So they say that today, everyone is Irish. One of the things I like about St. Patty’s Day (besides the drinking) is that just about everyone I know takes the opportunity to reveal a faint, yet glorious, genetic root connecting them to the green isle.
Did you know that currently there is a movement to get the holiday nationally recognized as an official one? There’s probably a half a million signatures on some petition somewhere crying out for our elected officials to take action. One of my friends was surprised that I thought it was a ridiculous idea.
Although I carry one of the most Irish last names in the book, I can’t imagine ever making St. Patty’s Day a real holiday.
As I sit here today I can’t honestly tell what significance the day holds. All I really know historically is that it celebrates St. Patrick, a patron saint of Ireland. You know, the guy who drove out all the snakes.
Not finding much historical ground here to justify why it should be an American holiday.
Ah, but my friend pointed out that the historical part of the modern tradition plays a minuscule part in celebrating one’s Irish heritage in honor of the role Irish descendants played in developing American culture.
Blah, blah, blah.
I’m pretty sure a few other cultures might have had a hand in developing America and none of them get a day – certainly not one with the fanfare of today. Not to mention that honoring one ethic heritage over another is a slippery slope, especially when it’s sanctioned by the federal government. And not to offend my Irish brethren, but I’m several generations removed from the ancestral homeland (like most) and I think of myself as an American long before I’d call myself an Irishman.
Besides, if you are recognizing an ethnic holiday, how can you not include the history of the day, which makes me ask what is it we are really celebrating?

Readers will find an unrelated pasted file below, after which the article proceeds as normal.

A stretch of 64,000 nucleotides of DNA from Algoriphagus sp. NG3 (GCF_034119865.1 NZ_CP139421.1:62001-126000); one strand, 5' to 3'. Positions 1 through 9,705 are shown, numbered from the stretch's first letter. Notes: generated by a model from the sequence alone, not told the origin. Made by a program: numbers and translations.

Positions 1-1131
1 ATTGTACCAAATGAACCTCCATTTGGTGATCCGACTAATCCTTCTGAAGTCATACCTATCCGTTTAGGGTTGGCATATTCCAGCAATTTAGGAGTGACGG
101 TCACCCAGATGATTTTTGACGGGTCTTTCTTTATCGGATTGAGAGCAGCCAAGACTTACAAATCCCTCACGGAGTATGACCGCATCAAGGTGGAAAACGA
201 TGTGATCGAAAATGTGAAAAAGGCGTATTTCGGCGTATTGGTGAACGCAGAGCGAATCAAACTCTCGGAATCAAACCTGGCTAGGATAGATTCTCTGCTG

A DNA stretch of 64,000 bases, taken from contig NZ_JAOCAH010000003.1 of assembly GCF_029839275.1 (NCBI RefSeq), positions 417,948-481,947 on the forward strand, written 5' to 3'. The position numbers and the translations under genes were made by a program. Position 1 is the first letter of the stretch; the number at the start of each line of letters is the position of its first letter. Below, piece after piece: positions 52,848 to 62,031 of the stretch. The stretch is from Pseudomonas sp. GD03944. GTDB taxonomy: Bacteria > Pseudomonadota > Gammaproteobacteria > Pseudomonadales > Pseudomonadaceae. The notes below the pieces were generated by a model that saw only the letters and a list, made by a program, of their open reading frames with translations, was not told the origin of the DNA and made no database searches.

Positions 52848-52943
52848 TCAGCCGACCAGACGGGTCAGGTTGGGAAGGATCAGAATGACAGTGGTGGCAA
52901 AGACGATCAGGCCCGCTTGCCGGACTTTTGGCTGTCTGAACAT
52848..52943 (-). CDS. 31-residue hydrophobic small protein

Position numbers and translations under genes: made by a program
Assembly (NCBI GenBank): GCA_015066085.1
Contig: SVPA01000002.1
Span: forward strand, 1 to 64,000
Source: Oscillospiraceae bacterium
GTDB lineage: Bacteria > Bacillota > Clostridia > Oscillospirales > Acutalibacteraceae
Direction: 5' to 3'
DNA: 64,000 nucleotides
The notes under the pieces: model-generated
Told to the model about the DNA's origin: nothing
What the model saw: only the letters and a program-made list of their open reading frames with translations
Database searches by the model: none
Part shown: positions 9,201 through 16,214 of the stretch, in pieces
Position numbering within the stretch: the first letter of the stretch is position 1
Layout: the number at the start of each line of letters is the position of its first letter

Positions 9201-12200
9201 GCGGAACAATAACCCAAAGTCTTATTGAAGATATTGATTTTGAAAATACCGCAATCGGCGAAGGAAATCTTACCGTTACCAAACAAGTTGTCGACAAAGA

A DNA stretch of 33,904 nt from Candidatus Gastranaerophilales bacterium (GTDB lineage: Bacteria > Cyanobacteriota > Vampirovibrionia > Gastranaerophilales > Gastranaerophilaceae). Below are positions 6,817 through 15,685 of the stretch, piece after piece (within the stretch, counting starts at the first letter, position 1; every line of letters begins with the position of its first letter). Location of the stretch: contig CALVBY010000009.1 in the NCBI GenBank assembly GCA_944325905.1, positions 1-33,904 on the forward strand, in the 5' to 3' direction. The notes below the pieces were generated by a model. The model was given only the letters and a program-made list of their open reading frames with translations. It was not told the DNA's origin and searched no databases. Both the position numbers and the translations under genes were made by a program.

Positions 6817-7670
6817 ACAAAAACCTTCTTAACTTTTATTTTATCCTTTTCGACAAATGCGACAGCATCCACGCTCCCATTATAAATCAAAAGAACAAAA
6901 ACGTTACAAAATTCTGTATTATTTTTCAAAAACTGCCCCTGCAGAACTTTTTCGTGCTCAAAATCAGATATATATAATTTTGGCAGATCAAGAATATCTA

So let’s stop pretending and admit what the holiday really means to most people in our society today.
I am proud to be part of such a fierce heritage. Many mark the day to remind themselves of their humble immigrant roots and take pride in the accomplishments of their poverty-stricken but passionate forebears.
People who want to make the day a national holiday see it as a day for the Irish, but if St. Patty’s Day shows me anything, it’s how connected we all are. Like I said, most people can trace their family lines and discover an Irish relative somewhere along the way. That’s the point; hardly any one of us can claim we are totally Irish – we’re just parts of the whole. Our country is a mixed one and the blending of cultures and diversity is at the heart of an American identity. Although it may be a sin, many people hold tremendous pride in their roots, including the Irish.
The real meaning of the day however to those who celebrate with the most potency is drinking. They say God invented liquor so the Irish wouldn’t rule the world and Main Streets across America will be thronged with youth testifying to that proverb.
The stereotype is one who likes a good drink, has a vicious temper and an indomitable free spirit. I like that, but I can’t honestly say that’s how I’d like to identify myself with my Irish heritage – even if it might be true.
All that being said, top of the morning to you, kiss me because I’m Irish, set me up with some dyed beer and let’s sing drinking songs ‘til we’re green in the face. Happy Saint Patrick’s Day.